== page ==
The most obvious technique would be your point of view. Can you move up, back, sideways, or lower to the ground to give your subject a more pleasing background? This simple movement is greatly underused. All things being equal, the distance from the lens to the subject also affects the sharpness of the background. So the closer the focused object is to the lens, the less in focus the background should be. Also, the further the background is from the main subject, the less detail will be seen.

Camera settings can help to create the proper background. The f/stop on your lens controls how sharp your background will be. A low number f/stop (f/1.4 or f/2.8) will help to soften while the higher values of f/16 or f/22 will more clearly define that background and make it sharper.

Ever notice those long lenses on the sidelines of sporting events? These “big glass” lenses are used to isolate the main subject from the usually distracting stadium crowd or other players. These “monster” lenses are very helpful in wildlife photography as they are capable of blowing out the cluttered environments behind the animals.

In the end it’s all about you and how much of your background do you want in the overall image

Part Three will look at how filters and some of the tools from the digital darkroom can impact those backgrounds.

Monday, March 7, 2011

Posting Sixteen

“Watch Your Backgrounds” - Part One


Thanks to Hockomock Digital Photographer, Rick Alvarnaz, for his permission to share this with you.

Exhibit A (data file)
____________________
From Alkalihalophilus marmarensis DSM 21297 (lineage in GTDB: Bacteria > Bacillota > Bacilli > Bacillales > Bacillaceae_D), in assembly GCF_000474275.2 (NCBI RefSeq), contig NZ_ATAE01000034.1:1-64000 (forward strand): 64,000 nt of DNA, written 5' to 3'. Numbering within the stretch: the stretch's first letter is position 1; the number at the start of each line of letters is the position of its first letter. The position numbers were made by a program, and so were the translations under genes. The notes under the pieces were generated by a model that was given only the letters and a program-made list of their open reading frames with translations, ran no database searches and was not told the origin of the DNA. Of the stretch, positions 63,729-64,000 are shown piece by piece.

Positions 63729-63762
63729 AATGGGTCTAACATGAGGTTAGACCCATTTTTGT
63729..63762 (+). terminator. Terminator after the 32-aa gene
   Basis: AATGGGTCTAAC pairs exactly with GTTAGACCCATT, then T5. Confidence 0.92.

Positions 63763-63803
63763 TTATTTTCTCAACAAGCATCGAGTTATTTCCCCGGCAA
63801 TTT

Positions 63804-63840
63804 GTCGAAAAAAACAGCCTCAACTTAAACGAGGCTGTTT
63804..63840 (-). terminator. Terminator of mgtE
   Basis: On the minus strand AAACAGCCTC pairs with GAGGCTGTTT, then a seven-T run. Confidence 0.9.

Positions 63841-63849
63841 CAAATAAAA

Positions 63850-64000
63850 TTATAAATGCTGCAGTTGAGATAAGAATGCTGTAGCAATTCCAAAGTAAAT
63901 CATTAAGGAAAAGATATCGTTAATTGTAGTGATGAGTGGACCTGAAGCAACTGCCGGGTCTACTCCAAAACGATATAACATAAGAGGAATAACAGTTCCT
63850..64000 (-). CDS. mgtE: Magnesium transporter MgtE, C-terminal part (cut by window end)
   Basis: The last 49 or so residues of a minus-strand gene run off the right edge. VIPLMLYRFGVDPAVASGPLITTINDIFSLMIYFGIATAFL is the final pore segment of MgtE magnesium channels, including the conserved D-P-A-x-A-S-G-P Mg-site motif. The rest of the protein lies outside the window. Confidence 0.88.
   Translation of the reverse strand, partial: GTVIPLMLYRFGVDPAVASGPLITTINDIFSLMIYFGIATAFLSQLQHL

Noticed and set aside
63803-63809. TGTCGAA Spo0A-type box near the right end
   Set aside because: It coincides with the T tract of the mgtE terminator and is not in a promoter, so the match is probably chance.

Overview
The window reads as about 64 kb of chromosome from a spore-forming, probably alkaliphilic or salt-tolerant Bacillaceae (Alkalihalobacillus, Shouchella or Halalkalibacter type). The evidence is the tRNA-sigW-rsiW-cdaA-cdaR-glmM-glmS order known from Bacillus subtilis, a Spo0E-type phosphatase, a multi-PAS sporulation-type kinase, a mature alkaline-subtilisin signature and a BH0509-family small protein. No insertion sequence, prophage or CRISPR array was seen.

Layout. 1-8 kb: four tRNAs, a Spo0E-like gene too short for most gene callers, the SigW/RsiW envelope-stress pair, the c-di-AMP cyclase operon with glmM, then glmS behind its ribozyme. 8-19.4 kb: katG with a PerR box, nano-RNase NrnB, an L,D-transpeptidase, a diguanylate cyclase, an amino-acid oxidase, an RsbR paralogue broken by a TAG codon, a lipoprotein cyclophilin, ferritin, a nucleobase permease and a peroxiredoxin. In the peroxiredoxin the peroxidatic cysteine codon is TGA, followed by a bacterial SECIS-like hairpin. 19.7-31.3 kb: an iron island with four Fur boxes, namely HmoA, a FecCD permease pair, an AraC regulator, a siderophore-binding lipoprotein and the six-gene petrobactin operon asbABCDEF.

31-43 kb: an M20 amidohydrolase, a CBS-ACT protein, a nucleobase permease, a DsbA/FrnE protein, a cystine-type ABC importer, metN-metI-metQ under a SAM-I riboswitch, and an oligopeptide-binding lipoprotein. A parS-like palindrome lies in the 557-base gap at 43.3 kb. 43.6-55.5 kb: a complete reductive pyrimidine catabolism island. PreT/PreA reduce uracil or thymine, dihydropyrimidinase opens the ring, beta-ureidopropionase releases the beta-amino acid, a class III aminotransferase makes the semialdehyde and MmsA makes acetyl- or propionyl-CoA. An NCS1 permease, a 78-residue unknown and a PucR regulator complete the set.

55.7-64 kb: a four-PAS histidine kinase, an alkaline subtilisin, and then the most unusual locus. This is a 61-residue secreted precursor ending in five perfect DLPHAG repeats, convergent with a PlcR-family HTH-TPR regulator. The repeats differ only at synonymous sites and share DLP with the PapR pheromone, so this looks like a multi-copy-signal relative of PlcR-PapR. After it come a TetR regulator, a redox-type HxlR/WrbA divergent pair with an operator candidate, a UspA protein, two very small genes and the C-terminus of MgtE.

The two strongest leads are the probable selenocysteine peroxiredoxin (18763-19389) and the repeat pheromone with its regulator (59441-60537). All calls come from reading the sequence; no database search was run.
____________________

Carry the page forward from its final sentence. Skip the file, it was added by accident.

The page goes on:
How many times have you heard this at competitions or image study meetings, “Watch your background!” Just what does it mean? In truth, your background is just as important as the subject in your image.

Photography is all about communication and your message is more effectively presented with the proper background. Ask yourself. . . is a sharp detailed background what you want, or does a soft muted background better suit your subject? It’s your picture, so it’s up to you!

Even with the use of Photoshop, it is always better to fine tune your image as much as possible in the camera. The most effective way to assure a proper setting for your subject is to use a critical eye when taking the photo.

Someone once advised me to look through the viewfinder as if you were seeing a framed print already on the wall. Examine the ENTIRE frame – is everything there being included purposefully, or are there elements that are distracting and therefore taking attention away from your main subject?

Some distracting examples are unwanted bright spots, objects protruding from one’s head, or anything that does not support your subject. Did you see that beer can in the corner of your landscape shot? How about the blue Volvo just entering your capture of a red-tailed hawk? Is your main subject too close to the edge of your frame? What about the branch that appears to be sticking out of your spouse’s head? Look carefully through your image BEFORE clicking away.

This has got to hurt! If I took a few steps to the right, the flag would be in front of him adding to the overall impact of the image.

What was I thinking? Nothing like a Civil War Re-enactment to show the latest models in cars, right? What is that white triangle in the lower right corner? And, let's not forget the rope just above his head - a Confederate ploy? No easy solutions here. Delete it!